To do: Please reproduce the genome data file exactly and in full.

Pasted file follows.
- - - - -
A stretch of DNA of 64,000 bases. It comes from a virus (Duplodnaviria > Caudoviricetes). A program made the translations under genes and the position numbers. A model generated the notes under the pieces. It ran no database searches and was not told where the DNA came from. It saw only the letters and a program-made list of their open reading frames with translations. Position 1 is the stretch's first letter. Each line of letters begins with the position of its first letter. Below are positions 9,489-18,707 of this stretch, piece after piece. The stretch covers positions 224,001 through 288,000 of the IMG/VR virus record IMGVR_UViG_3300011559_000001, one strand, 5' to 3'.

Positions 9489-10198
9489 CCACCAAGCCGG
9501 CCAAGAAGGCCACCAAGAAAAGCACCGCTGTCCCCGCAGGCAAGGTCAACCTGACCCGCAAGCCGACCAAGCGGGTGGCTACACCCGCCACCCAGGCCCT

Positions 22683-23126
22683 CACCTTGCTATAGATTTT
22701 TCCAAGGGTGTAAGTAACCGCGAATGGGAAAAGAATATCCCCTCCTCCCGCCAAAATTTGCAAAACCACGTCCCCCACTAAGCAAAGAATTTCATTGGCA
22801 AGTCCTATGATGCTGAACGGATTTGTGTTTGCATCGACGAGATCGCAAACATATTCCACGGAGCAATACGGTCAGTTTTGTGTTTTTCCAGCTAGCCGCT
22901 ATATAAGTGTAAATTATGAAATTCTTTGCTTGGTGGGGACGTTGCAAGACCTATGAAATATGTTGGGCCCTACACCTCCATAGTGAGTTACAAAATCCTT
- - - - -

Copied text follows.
A stretch of DNA of 64,000 bases. It comes from a virus (Duplodnaviria > Caudoviricetes). A program made the translations under genes and the position numbers. A model generated the notes under the pieces. It ran no database searches and was not told where the DNA came from. It saw only the letters and a program-made list of their open reading frames with translations. Position 1 is the stretch's first letter. Each line of letters begins with the position of its first letter. Below are positions 9,489-18,707 of this stretch, piece after piece. The stretch covers positions 224,001 through 288,000 of the IMG/VR virus record IMGVR_UViG_3300011559_000001, one strand, 5' to 3'.

Positions 9489-10198
9489 CCACCAAGCCGG
9501 CCAAGAAGGCCACCAAGAAAAGCACCGCTGTCCCCGCAGGCAAGGTCAACCTGACCCGCAAGCCGACCAAGCGGGTGGCTACACCCGCCACCCAGGCCCT

Positions 22683-23126
22683 CACCTTGCTATAGATTTT
22701 TCCAAGGGTGTAAGTAACCGCGAATGGGAAAAGAATATCCCCTCCTCCCGCCAAAATTTGCAAAACCACGTCCCCCACTAAGCAAAGAATTTCATTGGCA
22801 AGTCCTATGATGCTGAACGGATTTGTGTTTGCATCGACGAGATCGCAAACATATTCCACGGAGCAATACGGTCAGTTTTGTGTTTTTCCAGCTAGCCGCT
22901 ATATAAGTGTAAATTATGAAATTCTTTGCTTGGTGGGGACGTTGCAAGACCTATGAAATATGTTGGGCCCTACACCTCCATAGTGAGTTACAAAATCCTT